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COVID-19: Daily NHL testing removal of fully vaccinated ‘long overdue’

Notebook: Veteran blueliner Luke Schenn, coach Bruce Boudreau relieved policy changing after Canucks ‘lost good players for no apparent reason’

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Luke Schenn is accustomed to tests of skill and will on the ice.

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The Vancouver Canucks’ defenceman has also had to endure the mental strain and uncertainty of daily testing to ensure that he doesn’t test positive for COVID-19.  

Schenn was added to the National Hockey League protocol list Dec. 12 with a positive result for the aggressive and fast-spreading Omicron variant that brought cold and flu-like symptoms for four days. He returned to practice on Dec. 20.

On Tuesday, Schenn applauded the league’s decision, in co-operation with the NHL Players’ Association, to stop testing fully vaccinated and asymptomatic players on a daily basis after the All-Star Game break as case counts diminish.

The National Football League adopted similar measures on Jan. 22 and the National Basketball Association decided to stop testing fully vaccinated players before its season started in October.

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“I think it’s great and it’s good to test when you have symptoms,” said Schenn. “We’re probably the only profession in the world to test every day. Obviously, we’re still going to have to test going across the (U.S.) border.  

“We’re in contact with a lot of different people and travelling and everyone wants to be safe and healthy. With all the road games we’ve been playing, and a majority of them in the U.S., guys are sometimes just holding their breath and hoping they can get home instead of sitting there (in quarantine) with no symptoms.  

“But to be testing every day, and sometimes when you don’t have symptoms, I know the guys have been looking forward to this for a while. It’s a good step for everyone.”

Bruce Boudreau had a healthy lineup in just one of his first 20 games behind the Canucks bench, which made the club’s 12-4-4 mark remarkable. He understood the initial daily testing rationale as the virus quickly spread, but not what it eventually did to his lineup. Players showed no signs of symptoms but tested positive and were subjected to various and confusing quarantine rules crossing the U.S. border.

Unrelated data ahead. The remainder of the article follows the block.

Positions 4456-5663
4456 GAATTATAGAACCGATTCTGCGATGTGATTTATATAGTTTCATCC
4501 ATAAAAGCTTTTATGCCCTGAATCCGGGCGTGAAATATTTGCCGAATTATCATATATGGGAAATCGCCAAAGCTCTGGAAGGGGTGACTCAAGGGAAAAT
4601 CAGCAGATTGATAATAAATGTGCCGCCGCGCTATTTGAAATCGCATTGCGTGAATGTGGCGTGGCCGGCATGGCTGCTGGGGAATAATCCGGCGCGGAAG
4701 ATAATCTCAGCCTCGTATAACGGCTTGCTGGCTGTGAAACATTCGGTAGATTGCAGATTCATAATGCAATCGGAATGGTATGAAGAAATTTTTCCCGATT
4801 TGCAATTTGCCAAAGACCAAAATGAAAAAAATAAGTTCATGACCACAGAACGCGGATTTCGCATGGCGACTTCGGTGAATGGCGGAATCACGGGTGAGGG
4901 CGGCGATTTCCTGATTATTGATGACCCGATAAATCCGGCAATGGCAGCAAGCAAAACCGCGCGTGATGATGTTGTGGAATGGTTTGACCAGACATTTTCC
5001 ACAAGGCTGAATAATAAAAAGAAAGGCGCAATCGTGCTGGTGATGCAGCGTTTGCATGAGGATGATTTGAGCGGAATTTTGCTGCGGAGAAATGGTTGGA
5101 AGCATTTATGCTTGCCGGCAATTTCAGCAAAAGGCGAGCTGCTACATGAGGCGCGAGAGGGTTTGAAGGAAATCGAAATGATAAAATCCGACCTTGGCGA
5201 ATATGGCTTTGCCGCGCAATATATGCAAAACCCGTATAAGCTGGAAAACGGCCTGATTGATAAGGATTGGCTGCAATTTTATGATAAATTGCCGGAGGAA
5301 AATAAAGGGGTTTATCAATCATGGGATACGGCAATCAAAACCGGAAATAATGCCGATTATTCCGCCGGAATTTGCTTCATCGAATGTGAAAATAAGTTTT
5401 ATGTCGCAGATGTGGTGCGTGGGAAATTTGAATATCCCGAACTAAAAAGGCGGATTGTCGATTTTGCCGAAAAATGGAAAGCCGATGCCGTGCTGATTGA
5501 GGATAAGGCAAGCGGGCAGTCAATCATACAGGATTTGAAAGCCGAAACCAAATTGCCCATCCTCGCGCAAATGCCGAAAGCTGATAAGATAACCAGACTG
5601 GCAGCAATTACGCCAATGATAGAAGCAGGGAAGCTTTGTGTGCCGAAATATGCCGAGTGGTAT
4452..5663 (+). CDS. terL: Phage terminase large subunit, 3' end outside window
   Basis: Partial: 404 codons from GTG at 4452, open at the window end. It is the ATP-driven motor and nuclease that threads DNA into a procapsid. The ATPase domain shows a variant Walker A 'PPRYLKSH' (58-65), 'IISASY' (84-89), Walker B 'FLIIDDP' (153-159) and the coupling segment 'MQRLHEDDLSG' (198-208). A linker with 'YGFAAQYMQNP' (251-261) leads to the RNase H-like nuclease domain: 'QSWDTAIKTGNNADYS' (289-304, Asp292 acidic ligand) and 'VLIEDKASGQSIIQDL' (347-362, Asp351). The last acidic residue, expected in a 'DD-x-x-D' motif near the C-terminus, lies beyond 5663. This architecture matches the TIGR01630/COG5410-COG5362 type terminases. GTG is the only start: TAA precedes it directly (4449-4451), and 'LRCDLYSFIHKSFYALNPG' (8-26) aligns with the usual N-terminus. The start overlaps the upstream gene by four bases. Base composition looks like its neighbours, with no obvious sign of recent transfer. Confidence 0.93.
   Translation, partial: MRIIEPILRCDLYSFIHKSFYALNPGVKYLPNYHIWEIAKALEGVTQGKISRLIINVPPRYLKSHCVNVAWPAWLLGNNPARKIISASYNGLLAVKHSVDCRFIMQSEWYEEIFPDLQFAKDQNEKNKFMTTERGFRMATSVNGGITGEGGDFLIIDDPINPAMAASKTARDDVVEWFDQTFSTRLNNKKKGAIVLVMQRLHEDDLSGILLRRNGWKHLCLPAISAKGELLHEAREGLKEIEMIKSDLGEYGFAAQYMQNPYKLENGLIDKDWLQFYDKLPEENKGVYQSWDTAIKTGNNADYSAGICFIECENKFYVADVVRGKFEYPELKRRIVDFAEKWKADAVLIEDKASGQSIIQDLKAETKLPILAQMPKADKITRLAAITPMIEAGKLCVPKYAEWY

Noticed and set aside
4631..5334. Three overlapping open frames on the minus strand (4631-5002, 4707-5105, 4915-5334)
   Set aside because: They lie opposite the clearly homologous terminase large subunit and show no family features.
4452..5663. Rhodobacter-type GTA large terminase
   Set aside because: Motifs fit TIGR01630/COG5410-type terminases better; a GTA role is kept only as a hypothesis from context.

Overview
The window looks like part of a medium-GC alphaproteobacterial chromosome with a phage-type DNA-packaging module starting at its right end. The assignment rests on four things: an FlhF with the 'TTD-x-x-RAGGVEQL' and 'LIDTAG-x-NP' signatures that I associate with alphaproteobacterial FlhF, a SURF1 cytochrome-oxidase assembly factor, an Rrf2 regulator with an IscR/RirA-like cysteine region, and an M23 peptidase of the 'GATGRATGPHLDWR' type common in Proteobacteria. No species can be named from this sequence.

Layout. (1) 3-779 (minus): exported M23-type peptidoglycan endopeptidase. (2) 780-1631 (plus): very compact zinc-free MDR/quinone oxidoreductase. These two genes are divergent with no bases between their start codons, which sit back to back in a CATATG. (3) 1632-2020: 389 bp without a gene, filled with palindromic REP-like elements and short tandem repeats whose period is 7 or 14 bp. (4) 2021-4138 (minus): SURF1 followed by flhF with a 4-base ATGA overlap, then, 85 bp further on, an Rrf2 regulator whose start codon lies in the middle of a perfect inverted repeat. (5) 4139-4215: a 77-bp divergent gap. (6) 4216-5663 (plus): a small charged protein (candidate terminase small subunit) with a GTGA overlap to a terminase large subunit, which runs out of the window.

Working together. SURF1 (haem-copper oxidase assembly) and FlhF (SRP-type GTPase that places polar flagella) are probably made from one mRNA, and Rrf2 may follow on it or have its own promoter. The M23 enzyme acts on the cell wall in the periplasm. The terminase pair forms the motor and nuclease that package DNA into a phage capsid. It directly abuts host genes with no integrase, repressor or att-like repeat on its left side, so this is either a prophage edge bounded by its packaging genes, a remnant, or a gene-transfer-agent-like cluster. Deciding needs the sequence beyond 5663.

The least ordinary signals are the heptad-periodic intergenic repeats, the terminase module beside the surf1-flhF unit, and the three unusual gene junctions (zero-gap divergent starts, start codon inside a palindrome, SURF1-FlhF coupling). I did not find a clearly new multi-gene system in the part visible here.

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“It’s long overdue,” said Boudreau. “I’m glad we’re going to it because our last five guys in protocol had no symptoms. We lost good players for no apparent reason. If a guy is sick, and you can see that he’s sick, absolutely test him and make sure he stays away.

“But if you’re not sick and have no symptoms, I think everybody concerned will be very happy that we can go on with life and not have to test.”

Boudreau won’t miss getting a test swab up his nostril.

“After the first 15 or 16 times, you sort of get used to it, and you just roll with the punches,” he added. “It became part of the morning routine. You have breakfast and you get tested.”

The new protocols include updated recommendations for masks — N95 or KN95 instead of cloth — and no testing of close contacts.

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Been there, done that matters

It became known as the Schenn-O-Meter.

When Schenn delivered crunching hits during his 18 games with the Canucks in the 2018-19 season, it became a social media obsession to chart each blow by the big blueliner. Schenn had a dozen hits Monday in a 3-1 win at Chicago to match career and franchise marks.  

The last time he levelled the opposition to such a degree was March 24, 2019 at Rogers Arena. It was the lone highlight of a 5-0 loss to Columbus.

Schenn also scored an empty-net goal Monday — a 161-foot wrist shot to alleviate late-game pressure as the Blackhawks pressed for the equalizer — for his second goal of the season. He also scored Dec. 1 at Ottawa.

“He’s the first defenceman to score a goal since I’ve been here — to me he’s Bobby Orr,” said Boudreau with a chuckle, who couldn’t hide his glee at the bench when Schenn wired his long-bomb sealer. “Whether he plays great or mediocre or what have you, the one thing you know about Luke is that he gives you everything he’s got every night.

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“He had nine hits after two periods (Monday) and was physical and a leader. And that’s what you need, especially when you’re playing with (Quinn) Hughes. He’s a real good complement to him and protects his teammates.”

The significance of all this is not lost on Boudreau.

The well-travelled Alex Chiasson marked his 600th career game Monday by opening the scoring with his first even-strength goal of the season. For the Canucks to keep pushing for a playoff spot, they need those who have been there and done that in Schenn, 32, and Chiasson, 31.

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“Those two guys are special,” said Boudreau. “Luke plays so many minutes and goes unheralded and has won two Cups when people thought he was done. Chiasson never complains. He sometimes plays less than 10 minutes a night and does whatever I want him to do.

“It says something about determination and a love of the game and the will to play and never getting down. Chiasson has won a Cup (with Washington in 2017-18), came here on a PTO (professional tryout) and to me that would be very frustrating as a player. Some guys can handle it, others can’t and it’s a feather in his cap.”

bkuzma@postmedia.com

twitter.com/benkuzma


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